By Javacia Harris Bowser
For the Birmingham Times
Hannah Brown knows that many people in her position would be nervous.
As one of the captains for the Alabama Agricultural and Mechanical University (AAMU) cheerleading squad, Brown will find herself in front of a crowd of about 60,000 people on Saturday, October 26, as her school takes on longtime rival Alabama State University (ASU) in the 78th Magic City Classic at Legion Field in Birmingham.
Brown won’t be nervous, though. She’ll be ready.
“Even at my first Classic, I wasn’t nervous because at practice we were consistent with the stunts, consistent with the cheers and dances,” said Brown, a junior who’s been cheering for the AAMU since her freshman year. “I was never nervous. I was more excited than anything to put on the best show ever for [AAMU].”
Just as the football team’s execution must be on point for the Classic, the cheerleading squad’s skills must be top-notch, too. While she and her cheer teammates work hard year round, Brown said their attitudes shift when preparing for the Classic. Cheer practices are more intense as the team works on new stunts for the big game.
“It’s not a normal game. It’s a big deal,” Brown said. “It makes me want to give my all. Not saying I don’t give my all at other games, but I feel that the more people are watching, the more you want to do better.”
AAMU and ASU are two of the oldest Historically Black Colleges or Universities (HBCUs) in Alabama.
“We understand that when it’s all said and done, we’re both HBCUs and we both are valuable to the state,” said Tammy Alexander, PhD, faculty advisor for the AAMU cheerleading squad. “But when it’s game time, it’s game time, and all of that is out the window until after the game is over.”
Asset for the Fans
Jennifer Gray, another AAMU cheer squad captain, believes cheerleaders deserve as much attention and respect as the football players and the band.
“We practice and work as hard as they do,” she said.
The cheer squad also works out with the athletic department’s trainers and travels with the football team for away games.
“We are athletes, as well,” Brown said. “We are a great asset to the fans.”
Alexander agreed: “Even when the band is not playing and if our team might be down, we’re still cheering no matter what,” she said.
During Classic weekend, the game is just one event on the agenda for the cheerleaders.
“When we leave [campus] on Thursday, we don’t stop from the time we get to the kickoff luncheon until the game is over,” Alexander explained.
In addition to cheering at the game, the cheer squad participates in the parade, cheers at the official Classic Kickoff, and gets the crowd pumped at special breakfasts and lunches planned for alumni and the teams throughout the weekend. They also host a pep rally at a local elementary school each year.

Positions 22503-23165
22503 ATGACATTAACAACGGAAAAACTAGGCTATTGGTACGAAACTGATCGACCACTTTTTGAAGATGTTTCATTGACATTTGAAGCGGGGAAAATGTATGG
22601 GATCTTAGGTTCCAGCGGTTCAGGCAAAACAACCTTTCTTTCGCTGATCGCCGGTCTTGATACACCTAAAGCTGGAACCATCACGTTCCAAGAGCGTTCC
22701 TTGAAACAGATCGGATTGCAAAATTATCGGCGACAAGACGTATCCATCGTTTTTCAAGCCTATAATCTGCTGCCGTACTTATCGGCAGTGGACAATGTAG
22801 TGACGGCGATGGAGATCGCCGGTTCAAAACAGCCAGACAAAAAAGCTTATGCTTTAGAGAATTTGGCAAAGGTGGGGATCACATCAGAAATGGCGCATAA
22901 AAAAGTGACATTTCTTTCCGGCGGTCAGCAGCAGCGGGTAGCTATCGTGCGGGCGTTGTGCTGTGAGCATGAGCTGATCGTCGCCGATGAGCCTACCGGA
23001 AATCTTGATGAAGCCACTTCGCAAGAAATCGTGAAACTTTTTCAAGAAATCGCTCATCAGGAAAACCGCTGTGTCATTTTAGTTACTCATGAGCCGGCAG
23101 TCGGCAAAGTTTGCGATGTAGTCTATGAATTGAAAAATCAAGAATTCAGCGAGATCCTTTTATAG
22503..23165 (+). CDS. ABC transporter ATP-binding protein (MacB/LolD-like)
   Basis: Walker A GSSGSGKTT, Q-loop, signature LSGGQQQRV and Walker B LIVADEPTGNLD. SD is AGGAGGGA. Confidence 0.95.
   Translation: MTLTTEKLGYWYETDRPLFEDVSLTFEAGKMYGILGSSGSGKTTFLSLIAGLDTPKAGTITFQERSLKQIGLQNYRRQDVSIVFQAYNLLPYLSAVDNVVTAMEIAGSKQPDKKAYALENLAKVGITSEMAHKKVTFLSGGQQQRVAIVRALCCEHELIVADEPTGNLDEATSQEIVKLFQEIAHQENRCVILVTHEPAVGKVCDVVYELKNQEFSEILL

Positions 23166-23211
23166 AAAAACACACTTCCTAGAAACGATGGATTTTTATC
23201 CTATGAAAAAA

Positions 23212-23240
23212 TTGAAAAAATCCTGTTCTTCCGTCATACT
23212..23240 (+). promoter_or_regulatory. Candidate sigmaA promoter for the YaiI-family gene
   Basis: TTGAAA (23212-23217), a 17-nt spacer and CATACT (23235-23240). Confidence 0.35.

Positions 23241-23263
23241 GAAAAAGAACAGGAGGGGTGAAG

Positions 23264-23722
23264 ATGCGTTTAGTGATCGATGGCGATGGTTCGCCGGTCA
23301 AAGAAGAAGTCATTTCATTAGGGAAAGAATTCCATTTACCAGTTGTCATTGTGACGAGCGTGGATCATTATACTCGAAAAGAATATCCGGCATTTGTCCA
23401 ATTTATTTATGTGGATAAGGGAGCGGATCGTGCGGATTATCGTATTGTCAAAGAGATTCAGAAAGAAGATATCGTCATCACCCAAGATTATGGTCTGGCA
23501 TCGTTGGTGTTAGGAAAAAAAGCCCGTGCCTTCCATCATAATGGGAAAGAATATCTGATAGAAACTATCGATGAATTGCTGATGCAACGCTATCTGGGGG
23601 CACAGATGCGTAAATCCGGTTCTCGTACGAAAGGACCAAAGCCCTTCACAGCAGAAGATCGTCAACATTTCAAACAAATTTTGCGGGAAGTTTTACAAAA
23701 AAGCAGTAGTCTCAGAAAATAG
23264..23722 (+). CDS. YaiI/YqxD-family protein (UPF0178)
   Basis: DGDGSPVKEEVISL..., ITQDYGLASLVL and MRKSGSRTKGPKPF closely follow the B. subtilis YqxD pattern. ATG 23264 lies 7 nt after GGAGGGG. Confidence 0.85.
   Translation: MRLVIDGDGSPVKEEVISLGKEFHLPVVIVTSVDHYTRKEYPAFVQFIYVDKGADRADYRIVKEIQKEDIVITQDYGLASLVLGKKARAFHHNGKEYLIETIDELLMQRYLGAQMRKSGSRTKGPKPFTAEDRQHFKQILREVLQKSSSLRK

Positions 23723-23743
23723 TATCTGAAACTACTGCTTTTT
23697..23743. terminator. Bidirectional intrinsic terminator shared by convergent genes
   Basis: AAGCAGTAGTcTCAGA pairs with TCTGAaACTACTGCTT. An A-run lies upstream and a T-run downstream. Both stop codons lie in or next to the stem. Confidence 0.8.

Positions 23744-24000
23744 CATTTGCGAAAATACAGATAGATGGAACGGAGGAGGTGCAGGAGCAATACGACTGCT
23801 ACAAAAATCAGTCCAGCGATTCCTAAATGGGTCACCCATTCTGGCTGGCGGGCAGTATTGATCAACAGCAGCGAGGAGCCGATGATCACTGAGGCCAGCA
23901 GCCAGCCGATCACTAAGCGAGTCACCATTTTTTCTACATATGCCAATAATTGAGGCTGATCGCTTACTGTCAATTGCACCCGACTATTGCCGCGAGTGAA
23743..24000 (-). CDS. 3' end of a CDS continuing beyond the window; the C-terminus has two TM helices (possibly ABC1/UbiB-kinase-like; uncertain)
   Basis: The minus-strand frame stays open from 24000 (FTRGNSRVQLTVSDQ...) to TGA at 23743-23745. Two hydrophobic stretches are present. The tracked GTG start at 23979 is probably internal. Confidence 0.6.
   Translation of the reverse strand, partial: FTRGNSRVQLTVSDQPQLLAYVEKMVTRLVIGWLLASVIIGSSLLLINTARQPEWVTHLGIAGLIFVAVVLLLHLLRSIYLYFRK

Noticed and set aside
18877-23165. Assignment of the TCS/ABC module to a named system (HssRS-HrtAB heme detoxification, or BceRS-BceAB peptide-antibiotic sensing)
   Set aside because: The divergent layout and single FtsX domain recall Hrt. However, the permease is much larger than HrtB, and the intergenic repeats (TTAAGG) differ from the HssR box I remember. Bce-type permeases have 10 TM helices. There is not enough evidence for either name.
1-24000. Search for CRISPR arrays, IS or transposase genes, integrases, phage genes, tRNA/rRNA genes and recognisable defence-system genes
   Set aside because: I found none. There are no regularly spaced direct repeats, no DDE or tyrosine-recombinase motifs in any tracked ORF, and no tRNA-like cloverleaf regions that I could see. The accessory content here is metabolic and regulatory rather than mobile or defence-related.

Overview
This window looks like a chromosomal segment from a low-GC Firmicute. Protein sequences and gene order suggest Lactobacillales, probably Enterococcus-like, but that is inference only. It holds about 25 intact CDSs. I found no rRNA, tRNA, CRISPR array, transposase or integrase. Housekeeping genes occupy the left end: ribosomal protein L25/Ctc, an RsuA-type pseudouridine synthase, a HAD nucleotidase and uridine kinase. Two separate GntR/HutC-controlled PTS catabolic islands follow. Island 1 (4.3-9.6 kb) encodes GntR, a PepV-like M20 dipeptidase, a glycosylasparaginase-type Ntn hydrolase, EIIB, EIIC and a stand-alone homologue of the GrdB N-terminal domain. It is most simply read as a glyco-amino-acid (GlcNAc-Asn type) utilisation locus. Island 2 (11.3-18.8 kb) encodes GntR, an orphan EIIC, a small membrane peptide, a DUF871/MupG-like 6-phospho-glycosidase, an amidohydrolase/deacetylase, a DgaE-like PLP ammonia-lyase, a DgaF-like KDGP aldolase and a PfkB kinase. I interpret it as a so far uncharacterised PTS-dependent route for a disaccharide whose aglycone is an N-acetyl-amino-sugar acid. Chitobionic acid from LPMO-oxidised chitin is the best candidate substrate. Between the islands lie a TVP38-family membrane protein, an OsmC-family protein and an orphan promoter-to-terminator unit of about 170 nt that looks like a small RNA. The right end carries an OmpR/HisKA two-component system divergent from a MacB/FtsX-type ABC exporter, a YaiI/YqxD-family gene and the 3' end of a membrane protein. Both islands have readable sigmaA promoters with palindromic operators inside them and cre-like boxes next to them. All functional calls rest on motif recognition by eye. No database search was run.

Brown believes her role as a cheerleader extends beyond pep rallies and the football field.
“I love being a brand ambassador for the school,” Brown said—and this means more than just cheering at games; it even means more than cheering at the special events of Classic weekend.
AAMU’s cheerleaders do community service, including participating in walks for causes like breast cancer research and awareness, Alzheimer’s research, and domestic violence prevention. They also conduct pep rallies at elementary schools, offer tutoring, and serve their institution by taking part in campus-cleanup events.
Giving back means a lot to Brown. After graduating from AAMU, the Memphis, Tenn., native hopes to attend dental school at Meharry Medical College in Nashville, Tenn., and eventually coach young cheerleaders in her hometown.
Though Brown may not get nervous before a big game, even one as big as the Magic City Classic, she admitted that hasn’t always been the case. When she tried out for the AAMU cheer squad she was “jittery” and wondered whether she had what it takes to cheer for a Southwestern Athletic Conference (SWAC) team. She wondered if the team would like her style. She knew her back handspring needed some work. And while high school had weeklong tryouts, for AAMU she had one day to learn and execute a routine.
“I feel that the nervousness made me want to do better in my tryout,” Brown said.
While she loves representing her school on the football field and beyond, Brown said what she enjoys most about cheering is how it helps her grow both as an athlete—her tumbling skills get better every year, she said—and as a person.
“Cheer has helped me be more outspoken,” Brown said. “Because I am one of the captains, I have to get my point across. I’ve learned to voice my opinion.”
Gray, a junior from Montgomery, Ala., who has also been on the AAMU squad since her freshman year, believes being a cheerleader also means being a role model.
“We live in a glass house, and everyone is watching us if we know it or not,” she said. “People look up to us, little kids look at us, even the people who want to try out the next year are watching us.”
This is something Alexander reiterates to her cheer team often.
“When you walk out on that field, when you walk into Walmart, when you walk into Target, when you walk into Publix, you represent [AAMU],” Alexander said she tells her squad.
Even in the spotlight, Gray said she loves cheering, which she started doing at the age of three.
“It’s my passion,” she said. “It’s sometimes challenging, but I like a challenge. You just have to do what you have to do.”